Yale CPSC 457 - Sensitive Information in Financial Services (14 pages)

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Sensitive Information in Financial Services



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Sensitive Information in Financial Services

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Pages:
14
School:
Yale University
Course:
Cpsc 457 - Sensitive Info in Wired World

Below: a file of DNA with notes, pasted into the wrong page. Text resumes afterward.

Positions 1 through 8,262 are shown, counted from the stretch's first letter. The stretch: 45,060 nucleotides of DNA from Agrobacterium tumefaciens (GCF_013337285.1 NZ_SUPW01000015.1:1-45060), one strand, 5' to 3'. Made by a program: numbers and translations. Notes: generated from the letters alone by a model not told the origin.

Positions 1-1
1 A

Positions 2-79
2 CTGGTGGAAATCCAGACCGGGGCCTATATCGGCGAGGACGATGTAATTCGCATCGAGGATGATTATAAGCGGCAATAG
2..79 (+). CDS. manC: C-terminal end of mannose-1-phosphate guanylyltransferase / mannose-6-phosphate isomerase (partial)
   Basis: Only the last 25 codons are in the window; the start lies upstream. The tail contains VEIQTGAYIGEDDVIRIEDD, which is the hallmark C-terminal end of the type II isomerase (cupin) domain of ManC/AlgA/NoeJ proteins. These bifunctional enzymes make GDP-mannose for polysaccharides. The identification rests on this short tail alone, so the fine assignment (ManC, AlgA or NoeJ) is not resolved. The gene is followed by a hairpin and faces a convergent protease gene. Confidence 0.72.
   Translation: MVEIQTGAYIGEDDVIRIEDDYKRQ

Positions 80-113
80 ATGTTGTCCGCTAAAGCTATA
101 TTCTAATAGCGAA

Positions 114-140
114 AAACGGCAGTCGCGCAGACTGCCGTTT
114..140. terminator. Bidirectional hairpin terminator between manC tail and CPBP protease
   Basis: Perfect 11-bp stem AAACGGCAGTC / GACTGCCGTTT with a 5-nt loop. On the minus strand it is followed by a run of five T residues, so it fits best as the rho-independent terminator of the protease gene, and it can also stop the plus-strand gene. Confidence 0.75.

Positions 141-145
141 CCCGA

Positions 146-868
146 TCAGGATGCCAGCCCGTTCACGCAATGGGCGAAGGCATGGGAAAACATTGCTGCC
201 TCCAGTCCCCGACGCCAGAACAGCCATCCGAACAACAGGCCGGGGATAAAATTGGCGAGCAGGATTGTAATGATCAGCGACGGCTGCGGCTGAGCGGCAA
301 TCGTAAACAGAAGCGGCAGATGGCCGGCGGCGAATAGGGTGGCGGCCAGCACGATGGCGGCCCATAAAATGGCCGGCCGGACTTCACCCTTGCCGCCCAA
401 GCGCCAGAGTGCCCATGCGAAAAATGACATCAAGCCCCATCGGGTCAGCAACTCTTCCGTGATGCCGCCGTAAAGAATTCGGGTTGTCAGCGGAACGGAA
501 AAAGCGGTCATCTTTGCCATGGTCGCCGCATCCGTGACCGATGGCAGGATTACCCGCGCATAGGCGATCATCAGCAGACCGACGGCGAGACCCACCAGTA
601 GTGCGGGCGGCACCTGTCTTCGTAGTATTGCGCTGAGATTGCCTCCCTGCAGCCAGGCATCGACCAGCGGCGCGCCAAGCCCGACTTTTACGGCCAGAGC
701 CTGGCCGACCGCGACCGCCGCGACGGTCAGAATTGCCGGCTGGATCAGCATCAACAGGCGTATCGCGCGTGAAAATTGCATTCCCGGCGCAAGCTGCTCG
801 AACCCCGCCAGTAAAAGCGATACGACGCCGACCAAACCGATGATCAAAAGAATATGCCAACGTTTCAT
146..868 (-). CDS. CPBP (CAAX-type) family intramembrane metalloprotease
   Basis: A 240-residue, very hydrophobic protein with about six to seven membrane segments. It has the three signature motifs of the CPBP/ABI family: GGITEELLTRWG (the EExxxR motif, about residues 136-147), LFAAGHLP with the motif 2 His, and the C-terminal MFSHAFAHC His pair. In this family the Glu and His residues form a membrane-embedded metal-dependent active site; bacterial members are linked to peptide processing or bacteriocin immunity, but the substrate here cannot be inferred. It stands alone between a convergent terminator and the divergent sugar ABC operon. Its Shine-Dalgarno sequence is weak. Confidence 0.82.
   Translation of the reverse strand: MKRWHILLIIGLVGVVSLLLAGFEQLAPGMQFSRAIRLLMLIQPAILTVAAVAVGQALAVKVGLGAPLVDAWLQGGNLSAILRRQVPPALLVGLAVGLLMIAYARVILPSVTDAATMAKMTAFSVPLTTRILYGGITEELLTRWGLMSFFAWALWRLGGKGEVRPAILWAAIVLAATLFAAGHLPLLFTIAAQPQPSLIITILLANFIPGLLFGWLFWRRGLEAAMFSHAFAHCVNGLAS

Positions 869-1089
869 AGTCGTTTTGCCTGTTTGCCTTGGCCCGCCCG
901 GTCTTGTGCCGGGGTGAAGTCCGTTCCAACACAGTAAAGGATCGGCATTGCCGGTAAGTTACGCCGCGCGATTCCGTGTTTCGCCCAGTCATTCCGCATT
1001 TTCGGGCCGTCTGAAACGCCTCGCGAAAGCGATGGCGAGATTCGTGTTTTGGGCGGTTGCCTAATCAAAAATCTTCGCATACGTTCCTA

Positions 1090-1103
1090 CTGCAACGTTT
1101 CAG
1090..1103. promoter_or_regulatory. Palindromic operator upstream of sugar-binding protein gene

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Sensitive Information in Financial Services CS 457a Introduction Financial services is fundamentally an information driven industry Consumer financial transactions generate huge amounts of personal data Every ATM transaction credit card purchase check deposit and loan application leaves electronic traces in the form of transaction records at both your bank and often the counterparty s financial institution The sheer volume of such transactions is huge Visa s USA division alone processed 14 Billion transactions in 2002 1 Financial institutions can use the information acquired in the course of business beyond the basic function of rendering the service requested by the consumer Databases of customer data and provide insights in to customer habits and allow institutions to connect consumers with products they are likely to want Detailed transaction databases also allow financial institutions to more efficiently price products For example data mining tools enable better estimate and understand important costs that are not known a priori such as credit risk and price loan products accordingly There is little question that customer information is quite valuable to businesses For years the courts have held that customer list are valuable and can be protected as trade secrets Financial information is an interesting class of personal information to look at from a privacy perspective because it exists in large quantities is non public and is often sensitive yet a singly piece of information can be handled by a wide range of entities Clearly some level of information sharing is needed to effectuate financial transactions It would not be possible for example to deposit a paycheck in your bank with out your employer and its bank also knowing the important details While a consumer understands this necessity advances in databases and communication technology now allow financial institutions to compile vast amounts of data about their customers and even create profiles of their personal financial habits 1 http usa visa com personal newsroom 1trillion html There are two primary areas of concern about privacy and sensitive data handling in financial services information sharing and information security These two classes of concerns are often mixed together but should be thought of as largely distinct issues Information sharing concerns the intentional use and distribution of personal information Many consumers are uneasy about the amount of information that their financial institutions know about their lives and what firms may be doing with that information Information security questions center around unauthorized use of personal information The principal concern is the risk of some sort of identity theft but may also include unauthorized disclosure of sensitive personal information such as your wealth or spending habits Information sharing and information security issues both concern the distribution of non public personal financial information but they each require fundamentally different approaches both procedurally and technically to addressing the needs of consumers Information Sharing The tremendous advances in information technology have led some to question when financial institutions should be able to share information about its customers with other businesses Consumer advocacy groups want to restrict information sharing and have lobbied for opt in laws that would require institution to obtain explicit consent prior to sharing personal information to third parties Such a system would likely force financial institutions to compensate customers with incentives such as lower fees better interest rates etc in order to induce customers to authorize sharing of their information Obviously these inducements would be limited to something less than the value that the institution can generate from this right to share information While not driven by a legal requirement this is essentially the way that grocery store discount cards work Grocery stores provide cardholders with special discounts in exchange for the ability to track a customer s buying behavior by studying card usage While many consumers may think more about the potential savings than the loss in privacy the grocery card has essentially created a market system for acquiring privacy rights from its customers The Graham Leach Bliley Act of 1999 GLB does not go so far as requiring optin consent for information sharing but it does financial institutions to allow consumer s to opt out of the firms right to share the customer s information to non affiliated third parties Beginning July 1st 2001 financial institutions that share information with any non affiliated third parties had to provide written privacy policies that describe what information is collected by the institution and precisely what may be shared with third parties Institutions must provide this notice annually and consumers must be given an opportunity to opt out of unwanted information sharing The opt out approach is clearly favors financial institutions because they are allowed to share information by default Jeffrey Lacker a Fed economist argues that from an economic perspective the distinction between opt out and opt in should be no different than the difference between treating CD players as standard equipment or an available option in a new car 1 Because institutions can still provide incentives to induce its customer s not to opt out the overall compensation provided to consumers for the right to share their personal information should be the same One would expect however that a larger proportion of customers would not opt out from information sharing than would opt in under and opt in scheme While consumer advocates may criticize GLB for having an opt out system any difference in information sharing authorized under one scheme or the other reflects indifference about information sharing among a portion of the population Why not allow financial institutions to share their information if they don t seem to care that much While exact figures are not available industry sources cite an opt out rate of about 5 for GLB related privacy notices 2 The information sharing debate is fundamentally about the ownership of information rights The opt out rules and privacy policy requirements of GLB provide a clear mechanism for assigning information distribution rights between the institution and the customer It is up to the markets to determine the value of these information rights